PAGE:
A/NZ women in Open Source gain momentum

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A/NZ women in Open Source gain momentum

With increasing interest and influence in the open source movement, women in Australia and New Zealand are pushing their way into a normally male-dominated arena.

Recently, the Australian and New Zealand branches of Linux Chix merged their chat and instant messaging forums to maintain better communication and strengthen the scope of their influence.

The two groups, called aussiechix and nzchix, are dedicated to the advancement in computing for women in the A/NZ region. The new chat forum has been deemed anzichix by the two groups’ members.

While both groups will still keep their own subsequent chapters, aussiechix organiser Mary Gardiner hopes the merge will simply open up communication lines across the Tasman and strengthen the progress of the movement.

“Mostly we're hoping to gather women in roughly the same timezone
together,” said Gardiner.

“And we'd also like to make sure the most active volunteers from both chapters are in regular contact, as we have one major joint event each year, the LinuxChix miniconference at linux.conf.au. And, members of each chapter not infrequently visit the other country on business.”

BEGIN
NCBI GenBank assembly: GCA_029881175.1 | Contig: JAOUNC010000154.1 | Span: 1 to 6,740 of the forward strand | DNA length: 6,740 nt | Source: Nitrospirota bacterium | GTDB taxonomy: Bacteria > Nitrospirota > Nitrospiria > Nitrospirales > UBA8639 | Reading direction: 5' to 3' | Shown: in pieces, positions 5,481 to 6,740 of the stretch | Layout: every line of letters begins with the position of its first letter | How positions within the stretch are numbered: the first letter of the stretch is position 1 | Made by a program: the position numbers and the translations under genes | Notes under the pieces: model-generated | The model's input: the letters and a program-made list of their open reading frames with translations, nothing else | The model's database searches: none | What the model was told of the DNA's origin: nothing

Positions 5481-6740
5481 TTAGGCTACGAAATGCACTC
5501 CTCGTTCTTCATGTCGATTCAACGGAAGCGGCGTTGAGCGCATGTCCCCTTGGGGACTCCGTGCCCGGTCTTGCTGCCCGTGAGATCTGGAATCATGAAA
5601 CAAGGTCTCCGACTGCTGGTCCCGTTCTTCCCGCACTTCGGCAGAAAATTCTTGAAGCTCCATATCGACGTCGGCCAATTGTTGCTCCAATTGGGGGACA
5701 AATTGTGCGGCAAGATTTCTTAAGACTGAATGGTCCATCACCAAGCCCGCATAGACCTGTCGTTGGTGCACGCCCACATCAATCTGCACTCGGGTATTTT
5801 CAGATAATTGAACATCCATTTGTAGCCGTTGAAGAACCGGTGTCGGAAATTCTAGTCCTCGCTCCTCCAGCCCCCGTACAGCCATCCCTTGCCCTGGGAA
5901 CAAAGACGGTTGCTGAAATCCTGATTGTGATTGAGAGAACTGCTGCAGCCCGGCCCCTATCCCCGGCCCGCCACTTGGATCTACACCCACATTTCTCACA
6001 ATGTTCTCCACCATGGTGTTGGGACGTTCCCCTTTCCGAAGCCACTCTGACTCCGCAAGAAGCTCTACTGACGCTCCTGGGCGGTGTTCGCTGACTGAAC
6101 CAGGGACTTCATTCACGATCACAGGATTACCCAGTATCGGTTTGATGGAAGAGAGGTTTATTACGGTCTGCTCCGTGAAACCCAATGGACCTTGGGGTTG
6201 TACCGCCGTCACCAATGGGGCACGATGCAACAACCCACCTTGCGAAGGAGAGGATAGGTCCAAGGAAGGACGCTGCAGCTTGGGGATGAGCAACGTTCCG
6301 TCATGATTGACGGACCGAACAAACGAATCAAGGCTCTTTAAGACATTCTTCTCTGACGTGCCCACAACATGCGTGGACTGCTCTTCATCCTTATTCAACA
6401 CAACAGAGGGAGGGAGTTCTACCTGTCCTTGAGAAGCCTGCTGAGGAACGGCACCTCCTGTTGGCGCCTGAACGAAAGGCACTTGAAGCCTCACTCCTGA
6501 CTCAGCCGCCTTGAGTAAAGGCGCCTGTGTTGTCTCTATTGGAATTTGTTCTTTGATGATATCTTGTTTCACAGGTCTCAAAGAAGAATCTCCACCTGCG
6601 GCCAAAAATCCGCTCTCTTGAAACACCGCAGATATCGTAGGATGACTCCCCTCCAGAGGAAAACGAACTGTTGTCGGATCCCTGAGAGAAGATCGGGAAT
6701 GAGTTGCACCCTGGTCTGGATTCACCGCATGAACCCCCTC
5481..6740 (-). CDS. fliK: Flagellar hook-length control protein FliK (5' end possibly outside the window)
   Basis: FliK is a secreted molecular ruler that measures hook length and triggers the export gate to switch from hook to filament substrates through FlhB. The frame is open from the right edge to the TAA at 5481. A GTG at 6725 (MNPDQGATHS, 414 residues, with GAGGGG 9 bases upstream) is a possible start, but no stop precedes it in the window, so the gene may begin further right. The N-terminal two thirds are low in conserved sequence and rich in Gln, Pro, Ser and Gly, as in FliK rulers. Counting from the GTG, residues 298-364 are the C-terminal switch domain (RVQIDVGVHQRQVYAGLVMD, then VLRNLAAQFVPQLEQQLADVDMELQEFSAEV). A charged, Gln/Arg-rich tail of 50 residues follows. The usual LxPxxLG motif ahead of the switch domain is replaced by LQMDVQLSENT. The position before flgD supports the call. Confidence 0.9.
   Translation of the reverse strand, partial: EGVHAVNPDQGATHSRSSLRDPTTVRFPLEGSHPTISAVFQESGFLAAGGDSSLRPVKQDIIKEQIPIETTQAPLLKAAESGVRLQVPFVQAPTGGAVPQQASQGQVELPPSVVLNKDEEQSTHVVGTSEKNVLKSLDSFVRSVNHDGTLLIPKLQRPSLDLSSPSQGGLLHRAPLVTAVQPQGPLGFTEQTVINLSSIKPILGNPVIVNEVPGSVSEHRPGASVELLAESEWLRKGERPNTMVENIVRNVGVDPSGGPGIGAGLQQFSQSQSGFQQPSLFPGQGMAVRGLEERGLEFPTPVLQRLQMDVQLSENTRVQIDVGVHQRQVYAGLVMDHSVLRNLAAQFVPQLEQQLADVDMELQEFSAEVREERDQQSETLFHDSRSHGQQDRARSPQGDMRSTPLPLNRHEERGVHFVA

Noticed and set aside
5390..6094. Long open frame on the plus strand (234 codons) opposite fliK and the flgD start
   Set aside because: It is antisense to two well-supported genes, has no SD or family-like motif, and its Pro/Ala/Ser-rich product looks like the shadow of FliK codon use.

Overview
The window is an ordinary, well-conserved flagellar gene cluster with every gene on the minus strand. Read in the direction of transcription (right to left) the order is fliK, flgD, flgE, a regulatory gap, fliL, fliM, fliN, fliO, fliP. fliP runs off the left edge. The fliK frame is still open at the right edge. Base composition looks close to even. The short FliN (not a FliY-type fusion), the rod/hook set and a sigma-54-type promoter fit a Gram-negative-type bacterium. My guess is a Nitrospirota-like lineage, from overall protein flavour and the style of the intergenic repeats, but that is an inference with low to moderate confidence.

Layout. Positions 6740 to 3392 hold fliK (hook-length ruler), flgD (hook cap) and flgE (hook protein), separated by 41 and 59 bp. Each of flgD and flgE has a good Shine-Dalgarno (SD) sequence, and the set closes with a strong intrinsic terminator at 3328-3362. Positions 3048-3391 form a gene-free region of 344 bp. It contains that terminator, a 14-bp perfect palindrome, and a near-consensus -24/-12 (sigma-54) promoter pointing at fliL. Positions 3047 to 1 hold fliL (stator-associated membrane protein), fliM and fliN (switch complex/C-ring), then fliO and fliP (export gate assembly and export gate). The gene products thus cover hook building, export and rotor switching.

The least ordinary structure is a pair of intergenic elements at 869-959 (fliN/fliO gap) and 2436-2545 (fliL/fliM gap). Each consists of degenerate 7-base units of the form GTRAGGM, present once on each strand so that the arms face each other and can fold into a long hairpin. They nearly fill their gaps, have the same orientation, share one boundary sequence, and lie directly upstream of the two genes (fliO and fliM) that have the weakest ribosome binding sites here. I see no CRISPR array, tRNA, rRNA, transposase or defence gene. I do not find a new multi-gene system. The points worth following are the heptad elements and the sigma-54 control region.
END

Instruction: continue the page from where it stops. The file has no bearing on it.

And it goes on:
Gardiner believes this merger mirrors the 'vibrant' Open Source scene for women in the ANZ.

Female Linux users now have a whole day to present their work at the annual linux.conf.au. Aussiechix organiser Donna Benjamin said the group has seen a sharp increase in submissions for participation in that event from women around the region.

Gardiner also pointed to local women in Open Source who serve as role models for the two groups, including Pia Waugh, director of One Laptop per Child Australia.

She hopes these recent success will further solidify a female place in the Open Source community.

“I'm very pleased with the increased numbers of women in open source in recent years and with them has come an increased sense of women in open source being a normal thing,” she said.

“I hope more Linux and Open Source women users are welcomed into the development and advocacy communities. It is also an increasingly good source of IT skills and employment, and I want more women to take advantage of that.”
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